RV PRO

September '15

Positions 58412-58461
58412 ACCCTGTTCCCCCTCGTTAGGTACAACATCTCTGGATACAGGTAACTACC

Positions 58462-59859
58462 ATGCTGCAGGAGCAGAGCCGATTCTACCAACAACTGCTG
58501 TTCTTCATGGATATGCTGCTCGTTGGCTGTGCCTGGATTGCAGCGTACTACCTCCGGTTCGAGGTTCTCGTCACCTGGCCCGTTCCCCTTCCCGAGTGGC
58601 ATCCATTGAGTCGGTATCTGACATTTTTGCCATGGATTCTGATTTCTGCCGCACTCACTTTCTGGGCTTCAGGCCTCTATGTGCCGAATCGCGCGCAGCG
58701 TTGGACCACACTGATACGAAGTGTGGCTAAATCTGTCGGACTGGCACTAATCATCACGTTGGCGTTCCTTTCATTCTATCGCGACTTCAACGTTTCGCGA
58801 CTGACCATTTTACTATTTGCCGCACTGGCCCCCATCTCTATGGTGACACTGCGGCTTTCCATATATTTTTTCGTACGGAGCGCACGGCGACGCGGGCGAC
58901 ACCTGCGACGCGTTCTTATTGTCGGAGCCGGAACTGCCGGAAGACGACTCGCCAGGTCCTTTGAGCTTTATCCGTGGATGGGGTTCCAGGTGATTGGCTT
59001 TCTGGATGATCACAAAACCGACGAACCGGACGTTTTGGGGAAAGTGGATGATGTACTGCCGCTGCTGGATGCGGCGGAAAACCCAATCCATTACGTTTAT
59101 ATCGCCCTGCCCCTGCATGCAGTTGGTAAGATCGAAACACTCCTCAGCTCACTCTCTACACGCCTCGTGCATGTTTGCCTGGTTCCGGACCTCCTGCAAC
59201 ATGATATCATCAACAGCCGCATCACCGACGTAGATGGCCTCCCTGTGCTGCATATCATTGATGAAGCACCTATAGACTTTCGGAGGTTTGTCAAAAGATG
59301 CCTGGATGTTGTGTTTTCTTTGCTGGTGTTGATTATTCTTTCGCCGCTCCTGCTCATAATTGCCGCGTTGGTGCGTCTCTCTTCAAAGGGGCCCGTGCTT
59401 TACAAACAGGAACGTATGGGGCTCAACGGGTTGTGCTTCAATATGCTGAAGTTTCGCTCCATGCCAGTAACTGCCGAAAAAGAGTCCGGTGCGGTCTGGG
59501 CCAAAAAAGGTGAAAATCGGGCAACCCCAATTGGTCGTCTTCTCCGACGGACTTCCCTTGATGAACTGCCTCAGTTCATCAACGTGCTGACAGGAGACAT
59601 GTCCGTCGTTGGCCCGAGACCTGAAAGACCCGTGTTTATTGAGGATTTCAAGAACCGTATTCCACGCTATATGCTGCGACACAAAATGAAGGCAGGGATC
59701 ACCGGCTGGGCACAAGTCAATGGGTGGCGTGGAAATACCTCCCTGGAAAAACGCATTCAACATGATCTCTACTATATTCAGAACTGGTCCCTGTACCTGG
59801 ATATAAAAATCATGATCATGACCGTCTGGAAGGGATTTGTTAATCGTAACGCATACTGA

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74 • RV PRO • SEPTEMBER 2015 rv-pro.com Shasta Airflyte Demonstrates the Power of Legacy Brands By Terri Blazell-Wayson There are legacy brands and then there are legacies. The Shasta Airflyte, manufac- tured in the 1950s and 60s, is recognizable for its iconic "canned ham" silhouette that was typical for that era. In September 2014, in time for the product's 75th anniversary, Shasta RV rein- troduced a limited edition, meticulously authentic reproduction 1961 Airflyte. The new Shasta Airflyte looks so much like the original – inside and out – that it's hard to tell them apart. The Airflyte has gained nationwide attention and Shasta RV has already deliv- ered a new 2015 sea foam green Airflyte to the National RV/MH Hall of Fame, where it is displayed side-by-side with an original yellow 1954 Shasta trailer. Shasta RV General Manager Mark Lucas recently talked about what prompted Shasta to reintroduce the Airflyte, some of the challenges involved in updating the product, and how the product has been received. His answers follow below. RV PRO: What made you recreate this model? Lucas: It was quite accidental, really. Our family is into vintage cars and vehicles. I bought my wife a 1961 Shasta and took it back to our plant to restore it. We literally tore the skin off. We took it completely apart right down to the frame, then rebuilt it as close to the original as possible. We took detailed measurements, took note of how they were made back then, and sourced old parts. By the time we were done, we had sourced about 80 percent of it, so we decided to start making them. RV PRO: What were some of the challenges? Lucas: One of the biggest challenges had to do with hand-bending the metal over the corners of the frame. It's not done that way today. It's a lost art. Back then there were craftsmen who specialized in techniques like this. That is all they did, day in and day out. Today, the assembly line is built for speed and efficiency. They've come up with new ways to put the exterior together faster and easier. Also, specialty items were hard to find, such as the Chevron cabinet pulls and the Shasta emblem. We took the original gas lamp and had it made as a 12-volt. The glass bowl and housing is identical to the original. Aluminum extrusion was another sur- prise. The aluminum used in the 1960s was soft compared to what we use today. It was easy to bend and screw in. Today's aluminum doesn't bend very easily. We had to track down a different metal alloy that could be bent. And we had to learn how to bend it and attach it. It was a big learning curve. RV PRO: What were some of the expenses that you incurred with this project? Lucas: It cost $15,000 to $18,000 just to retool the light fixture over the galley table. The tooling for the exterior emblem and the grab handle were over $1,000 each. That was pretty typical. Hehr Windows did a fantastic job on the windows. They dug out old tooling and really worked with us to recreate the jal- ousie windows. Amerimax manufactured the metal for the roof and the log cabin aluminum siding in the same thickness and gauge as the original. A lot of money went into recreating this, but the important thing is the return on investment. RV PRO: Were there any issues with the trademark on the name? Lucas: No, we still owned that name, even though we hadn't used it in a long time. We are also re-using the Shasta Flyte and the Shasta Phoenix name. Their trade- marks were expired; we had to reapply for them. Fortunately, they were still available. RV PRO: What are some of the risks involved? Lucas: We are finding that the buyer for this trailer is a very different buyer than your typical RVer that we are accus- tomed to. When you buy an RV, there are certain things that you accept as just being a part of an RV. We are getting brand new customers who aren't familiar with these issues. They don't understand the handmade quality of an RV. These new customers are pickier. The majority of Shasta General Manager Mark Lucas is pictured next to a meticulously authentic reproduction of a 1961 Airflyte trailer that his company introduced in late 2014 to coincide with the product's 75th anniversary. PHOTO COURTESY OF SHASTA RV

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